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3:00-5:00 | |

3:30-3:50 | Teaching Introductory Statistics: An Impostor's Perspective |

Neil Martinsen-Burrell, Wartburg College | |

I am not a statistician, but I do play one at my institution. This talk will reflect on an applied mathematician's experience teaching many, many sections of introductory statistics over the past six years. I will discuss challenges that a mathematician may face when teaching statistics, lessons I have learned, and helpful (and unhelpful) resources. |

4:00-4:20 | Writing WeBWorK questions for Introductory Statistics |

Matt Rissler, Loras College | |

WeBWorK is an Open-Source online homework system for Mathematics. The Open Problem Library contains many usable questions for Introductory Statistics. In this talk, I will discuss the current procedures for writing questions for Statistics and what improvements I have accomplished to simplify writing questions. |

4:30-4:50 | Bayes’ Theorem in the Modern World |

Charles Ashbacher, #none | |

Despite having been repeatedly debunked, the idea of testing all members of a population for a characteristic a small percentage has continues to appear in our political world. The foolishness of this is easily demonstrated by applying Bayes’ theorem to the data. The counter-intuitive results are easily understood using simple diagrams with relative areas. I use the examples in my basic statistics class so that the students can understand what the facts are when such proposals are made. This also has potential for further discussions of the overall social costs of testing. |

3:30-3:50 | A line need not be straight! |

Ruth Berger, Luther College | |

In Geometry a line is an undefined term, governed only by whatever axioms you want to impose on it. Students have a hard time with proofs in non-Euclidean Geometries, because their Euclidean intuition about straight lines keeps interfering with their logical thinking. I try to have my students develop non-Euclidean intuition by introducing them to different worlds: The Green Jello World, inhabited by fish, consists of Jello that is less dense in one direction, but infinitely dense at the end of the world. Escher's World is as a disk populated by inhabitants in which everything shrinks towards the outside. By thinking like inhabitants of these worlds, students realize that you can get from A to B with fewer steps/flipper strokes by not necessarily following a Euclidean line. They naturally come up with the fact that lines (interpreted as shortest paths) can be curved looking paths! Having this hyperbolic intuition makes it much easier for students to write formal proofs in hyperbolic geometry. |

4:00-4:20 | The Uniqueness of Rock-Paper-Scissors-Lizard-Spock |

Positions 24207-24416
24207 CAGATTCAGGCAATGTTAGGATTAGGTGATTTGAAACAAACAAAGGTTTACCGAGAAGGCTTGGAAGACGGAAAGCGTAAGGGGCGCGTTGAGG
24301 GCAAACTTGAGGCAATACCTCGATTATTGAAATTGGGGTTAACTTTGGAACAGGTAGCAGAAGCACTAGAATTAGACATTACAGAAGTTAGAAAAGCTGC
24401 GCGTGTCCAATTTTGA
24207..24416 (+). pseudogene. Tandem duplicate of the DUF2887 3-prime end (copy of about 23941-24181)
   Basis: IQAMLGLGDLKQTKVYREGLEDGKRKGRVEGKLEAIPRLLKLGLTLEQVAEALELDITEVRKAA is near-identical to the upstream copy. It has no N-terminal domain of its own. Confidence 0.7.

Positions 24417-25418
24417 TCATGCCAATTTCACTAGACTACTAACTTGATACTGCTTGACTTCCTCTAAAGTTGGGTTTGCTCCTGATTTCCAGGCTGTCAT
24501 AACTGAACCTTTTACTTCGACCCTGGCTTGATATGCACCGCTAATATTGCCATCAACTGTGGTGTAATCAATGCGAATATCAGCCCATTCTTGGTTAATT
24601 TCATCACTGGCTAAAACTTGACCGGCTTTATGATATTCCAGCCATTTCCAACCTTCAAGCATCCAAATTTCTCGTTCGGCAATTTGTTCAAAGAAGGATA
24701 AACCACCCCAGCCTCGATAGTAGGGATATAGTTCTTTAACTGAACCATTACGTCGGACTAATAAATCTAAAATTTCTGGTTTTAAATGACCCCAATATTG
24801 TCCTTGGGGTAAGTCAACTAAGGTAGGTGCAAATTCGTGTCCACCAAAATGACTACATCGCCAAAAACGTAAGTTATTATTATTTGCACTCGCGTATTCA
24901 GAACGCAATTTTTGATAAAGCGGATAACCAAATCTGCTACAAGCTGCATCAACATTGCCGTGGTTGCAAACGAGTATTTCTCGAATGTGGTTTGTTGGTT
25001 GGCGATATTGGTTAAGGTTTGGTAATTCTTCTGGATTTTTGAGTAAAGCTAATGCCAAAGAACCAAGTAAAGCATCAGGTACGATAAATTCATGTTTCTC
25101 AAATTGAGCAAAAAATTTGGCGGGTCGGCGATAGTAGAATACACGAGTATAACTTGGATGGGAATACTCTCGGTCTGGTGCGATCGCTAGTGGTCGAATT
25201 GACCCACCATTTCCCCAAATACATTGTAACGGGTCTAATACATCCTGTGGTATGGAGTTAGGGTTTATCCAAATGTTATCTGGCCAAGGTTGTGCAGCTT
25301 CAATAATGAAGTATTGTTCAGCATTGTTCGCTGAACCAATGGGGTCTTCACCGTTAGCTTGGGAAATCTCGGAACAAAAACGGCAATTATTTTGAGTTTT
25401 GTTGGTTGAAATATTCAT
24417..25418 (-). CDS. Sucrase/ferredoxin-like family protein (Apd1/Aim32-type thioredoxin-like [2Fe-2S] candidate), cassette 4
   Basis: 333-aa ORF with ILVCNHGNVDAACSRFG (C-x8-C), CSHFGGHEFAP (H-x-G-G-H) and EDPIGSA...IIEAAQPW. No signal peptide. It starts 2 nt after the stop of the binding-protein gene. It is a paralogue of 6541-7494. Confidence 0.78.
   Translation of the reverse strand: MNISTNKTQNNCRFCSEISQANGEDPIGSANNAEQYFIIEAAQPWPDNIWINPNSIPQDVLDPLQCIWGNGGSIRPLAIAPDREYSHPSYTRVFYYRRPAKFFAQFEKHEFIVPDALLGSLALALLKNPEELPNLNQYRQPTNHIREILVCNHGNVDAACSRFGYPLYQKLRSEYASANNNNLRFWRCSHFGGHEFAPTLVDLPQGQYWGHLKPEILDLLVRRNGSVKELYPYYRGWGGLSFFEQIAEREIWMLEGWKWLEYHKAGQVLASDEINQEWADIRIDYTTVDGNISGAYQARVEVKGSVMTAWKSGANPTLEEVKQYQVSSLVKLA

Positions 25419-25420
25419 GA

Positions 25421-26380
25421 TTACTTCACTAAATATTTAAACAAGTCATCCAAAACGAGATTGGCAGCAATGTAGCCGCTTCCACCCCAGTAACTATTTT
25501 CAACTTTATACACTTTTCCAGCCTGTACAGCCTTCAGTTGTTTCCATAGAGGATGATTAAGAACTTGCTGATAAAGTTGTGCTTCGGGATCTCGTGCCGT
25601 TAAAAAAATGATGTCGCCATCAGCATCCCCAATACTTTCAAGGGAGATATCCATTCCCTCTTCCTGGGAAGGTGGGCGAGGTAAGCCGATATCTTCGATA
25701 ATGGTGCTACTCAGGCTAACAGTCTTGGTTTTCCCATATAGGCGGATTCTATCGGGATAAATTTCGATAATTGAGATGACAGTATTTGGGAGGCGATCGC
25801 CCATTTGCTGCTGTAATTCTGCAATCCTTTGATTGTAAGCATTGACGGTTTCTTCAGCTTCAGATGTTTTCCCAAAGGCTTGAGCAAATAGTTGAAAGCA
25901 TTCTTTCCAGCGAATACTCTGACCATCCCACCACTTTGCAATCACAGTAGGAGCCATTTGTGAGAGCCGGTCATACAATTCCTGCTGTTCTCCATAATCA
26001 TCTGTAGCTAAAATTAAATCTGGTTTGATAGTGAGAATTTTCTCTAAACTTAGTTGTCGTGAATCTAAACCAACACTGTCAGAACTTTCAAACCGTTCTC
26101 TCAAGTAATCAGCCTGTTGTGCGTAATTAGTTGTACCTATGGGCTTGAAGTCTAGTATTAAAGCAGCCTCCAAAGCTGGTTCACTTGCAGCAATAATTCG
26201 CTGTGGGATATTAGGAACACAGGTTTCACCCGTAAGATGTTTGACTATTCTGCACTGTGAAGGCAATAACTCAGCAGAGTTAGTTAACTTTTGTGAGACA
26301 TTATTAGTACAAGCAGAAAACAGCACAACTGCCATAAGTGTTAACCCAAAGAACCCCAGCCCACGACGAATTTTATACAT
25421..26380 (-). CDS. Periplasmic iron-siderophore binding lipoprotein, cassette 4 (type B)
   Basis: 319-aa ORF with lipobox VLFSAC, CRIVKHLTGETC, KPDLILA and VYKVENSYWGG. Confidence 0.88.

Brian Birgen, Wartburg College | |

I shall demonstrate that Rock-Paper-Scissors-Lizard-Spock is the unique five move fair game up to isomorphism, and that there are is not a unique seven move fair game. |

4:30-4:50 | Real Analysis - IBL Style |

Mariah Birgen, Wartburg College | |

One year ago, I went to a workshop on Inquiry Based Learning (IBL) and was inspired to teach my Advanced Calculus course this way in Winter 2012. I will never go back to my old style again. This may be the closest my students ever get to mathematical research as undergraduates. In this talk I will briefly describe how an IBL classroom works and, more importantly, give links to resources to help you help your students with this method of deep learning. |

3:30-3:50 | A Beautiful Cantor-like Function |

Marc Chamberland, Grinnell College | |

Analysis students encounter various functions with exotic properties. This could include functions with infinitely many discontinuities (Dirichlet function, Thomae function, windmill functions) or continuous functions which grow in a bizarre way (Cantor function, Minkowski's question mark function). After quickly reviewing these, we introduce a new function f(x) which combines enticing properties from both of these classes: a dense set of discontinuities, fractal structure, a base-3 digital representation, satisfies f(f(x))=x, and has surprising integral properties. This function makes an excellent study to conclude a first course in analysis. |

4:00-4:20 | Applications of Projective Tiling |

Irvin Hentzel, Iowa State University | |

We give a low level approach to the theorem that in a photograph, all parallel lines meet at a point. We prove this theorem using analytic geometry. We point out some mathematical properties of projections that are not displayed in photographs. And we show how to estimate areas and distances in photographs without doing numerical calculations. This material would be appropriate for a Math Club presentation or a special topic to show an application of math to forensic investigations. |

4:30-4:50 | A Model of Invertebrate Richness on Restored Prairies |

* Michael Frank, Courtney Sherwood & Lauren Tirado, Simpson College | |

We will present a differential equations model of prairie restoration. Here, species richness is considered as an indicator of prairie restoration, with the variables for the equation being invertebrate and plant species richness and time. We will incorporate field work from a prairie in Nebraska as an example of our model. Our main goal is determining if planting fewer seeds will yield similar invertebrate richness as planting more seeds, that is, a more cost effective approach. |